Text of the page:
Police Scotland is pleased to introduce a new police dog and handler pairing to the North East as the division says farewell to a formidable four legged retiree.
PC Ted Stockley and police dog Griff are the North East’s newest members to the dog unit based in Aberdeen and have quickly established themselves as highly competent new kids on the block.
Police dog instructor Steve Warden explains: “With a team of working police dogs you have to always be aware of and build in succession planning. Colin Hunter and his dogs Yogi and Dell retired last year and so we started the recruitment process for a new handler then.
“Ted was successful in his application to become a handler and then completed his training at the Police Dog Training School in Glasgow. It’s a 12 week course which sees the handler matched with their dog and then they work together to complete the course, learning the crucial skills required to be a successful dog and handler such as obedience, agility, tracking, locating hidden persons, recovering property and criminal work.
“As a puppy, Griff was trained by a dog handler based in the central belt and subsequently became available when he was almost 18 months old. Ted was paired with him at the course and they have trained and worked together ever since. Griff is a German Shepherd and will be Ted’s general purpose dog. They have started their police dog unit careers exceptionally well and will continue to develop professionally on a daily basis.”
PC Ted Stockley commented: “I’ve been a police officer for over six years, working on division and within CID on serious and organised crime cases. I love dogs and when the opportunity came up for a new handler I applied and was pleased to be accepted.
“I’ve really enjoyed my first few months on the street as a qualified handler with Griff. He’s a good natured general purpose dog and together we’ve had some good successes in that time, including finding vulnerable missing people and locating suspects involved in housebreakings and auto crime.
“I’m really enjoying working as a handler and developing my skills and guiding Griff to develop his. In the future I’ll eventually be paired up with a second, specialist dog such as a drugs dog, which will be good experience and work too. In the meantime I’m enjoying this time developing my work and relationship with Griff.”
Operational police dogs generally have a working life of around eight years and one well known member of the team has recently retired.
Police dog Bear retired from operational policing last month after completing over seven years of service.
PD Bear joined then Grampian Police in September 2008 when he was eight weeks old and went on to successfully complete his training to become a general purpose police dog and became operational at the age of one.
PD Bear was partnered with PC Rob Diver throughout his career and will spend his retirement as a family pet with PC Diver.
Inspector Paul Menzies, from the Operational Support Division said: “Police dogs are an integral and valued part of Police Scotland and the Operational Support Division, dealing with violent people, recovering property and finding missing people. PD Bear and PC Diver have been a formidable partnership and successful operational team for over seven years and have many notable successes. PD Bear has been a unique and loved part of the team, with an exceptional sense of loyalty, determination and bravery.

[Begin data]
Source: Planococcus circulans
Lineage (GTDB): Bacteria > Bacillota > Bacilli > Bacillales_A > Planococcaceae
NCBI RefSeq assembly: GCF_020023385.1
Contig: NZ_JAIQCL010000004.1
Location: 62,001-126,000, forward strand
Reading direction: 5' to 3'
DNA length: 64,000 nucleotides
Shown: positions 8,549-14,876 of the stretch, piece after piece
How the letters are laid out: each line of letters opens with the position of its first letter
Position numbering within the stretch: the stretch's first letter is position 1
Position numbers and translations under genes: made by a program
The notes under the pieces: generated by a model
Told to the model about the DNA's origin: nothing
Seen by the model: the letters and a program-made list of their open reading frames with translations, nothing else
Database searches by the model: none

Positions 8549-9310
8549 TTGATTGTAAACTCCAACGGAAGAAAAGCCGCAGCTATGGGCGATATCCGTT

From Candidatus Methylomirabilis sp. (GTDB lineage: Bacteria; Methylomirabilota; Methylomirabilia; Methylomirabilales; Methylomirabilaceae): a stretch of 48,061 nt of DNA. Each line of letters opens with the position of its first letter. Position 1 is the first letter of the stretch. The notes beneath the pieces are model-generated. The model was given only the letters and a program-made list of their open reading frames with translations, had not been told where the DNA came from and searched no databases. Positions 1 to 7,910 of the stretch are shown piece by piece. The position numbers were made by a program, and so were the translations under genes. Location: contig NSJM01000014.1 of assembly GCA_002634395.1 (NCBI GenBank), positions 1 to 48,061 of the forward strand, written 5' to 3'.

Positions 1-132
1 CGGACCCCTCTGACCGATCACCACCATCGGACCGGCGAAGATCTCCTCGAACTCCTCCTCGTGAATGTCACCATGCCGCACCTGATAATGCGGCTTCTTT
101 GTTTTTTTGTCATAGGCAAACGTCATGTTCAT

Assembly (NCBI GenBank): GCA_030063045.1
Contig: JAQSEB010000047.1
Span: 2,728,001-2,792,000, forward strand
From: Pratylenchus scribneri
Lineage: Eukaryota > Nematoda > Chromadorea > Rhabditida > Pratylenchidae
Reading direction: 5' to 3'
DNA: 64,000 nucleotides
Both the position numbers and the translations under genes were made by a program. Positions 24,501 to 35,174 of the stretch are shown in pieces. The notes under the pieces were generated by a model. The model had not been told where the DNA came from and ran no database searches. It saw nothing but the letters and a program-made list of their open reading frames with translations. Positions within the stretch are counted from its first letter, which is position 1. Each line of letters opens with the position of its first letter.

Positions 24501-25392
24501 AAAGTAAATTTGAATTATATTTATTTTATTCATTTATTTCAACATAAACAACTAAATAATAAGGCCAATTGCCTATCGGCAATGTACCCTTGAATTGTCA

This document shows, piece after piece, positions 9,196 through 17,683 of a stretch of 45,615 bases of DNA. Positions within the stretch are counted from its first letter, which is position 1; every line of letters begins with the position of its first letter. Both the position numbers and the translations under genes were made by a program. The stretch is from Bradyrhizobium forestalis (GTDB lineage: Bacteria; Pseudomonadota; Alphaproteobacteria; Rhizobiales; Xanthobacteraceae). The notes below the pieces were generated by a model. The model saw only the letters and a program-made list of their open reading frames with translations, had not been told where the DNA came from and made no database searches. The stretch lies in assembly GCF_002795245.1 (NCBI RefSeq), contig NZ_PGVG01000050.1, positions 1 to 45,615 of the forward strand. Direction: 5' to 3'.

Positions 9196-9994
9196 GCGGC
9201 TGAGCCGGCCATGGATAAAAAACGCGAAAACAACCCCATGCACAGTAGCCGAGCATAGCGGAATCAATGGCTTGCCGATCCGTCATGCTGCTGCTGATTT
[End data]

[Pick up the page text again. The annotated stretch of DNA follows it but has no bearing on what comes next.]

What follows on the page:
“On a personal note, I am sad to see Bear go, but after many years of outstanding service and doing his bit to keep people safe, it is the right time for him to enjoy retirement. He is a real character of a dog and will be missed by us all.
“During PD Bear’s service, he has been responsible for saying the lives of numerous people, finding them in vulnerable conditions after being reported missing. He has also made high profile captures of people wanted for violent crimes and who posed a risk to the public. During some of these incidents, he has also been subject to kicks and punches. In recognition of their outstanding performance, both PD Bear and PC Diver have received commendations from senior officers.”
Inspector Menzies continued: “I have no doubts there’ll be some members of society who are well acquainted with PD Bear and will welcome his retirement. However, I’d like to reassure the public that plans are well underway to make sure this important work continues with the addition of PD Bodie to the Operational Support Division earlier this year.”
Eight months since his introduction to Police Scotland, police pup Bodie is continuing to progress and develop in his training.
Bodie joined the police dog unit in April of this year as a young pup and is now showing real drive and promise
He is now almost ten months old and although not quite fully grown he continues to show the suitable mental and physical characteristics of a very promising general purpose police dog.
As part of Police Scotland’s puppy development programme, Bodie is assessed regularly on basic puppy obedience incorporating sit, down, stay, heel commands and vocal recall.
He is socialised at every opportunity to encourage developmental play and to monitor his temperament. He has also visited various locations to ensure he is environmentally astute including shopping centres, cinemas, busy transport hubs and other areas he may encounter once he becomes an operational police dog.
Inspector Menzies added: “PD Bodie has big paws to fill left by the retirement of Bear but he continues to make great progress with his basic puppy obedience training and will soon progress on to general police dog training. I have every confidence Bodie will be a valuable member of the team and we wish Bear well in his retirement.”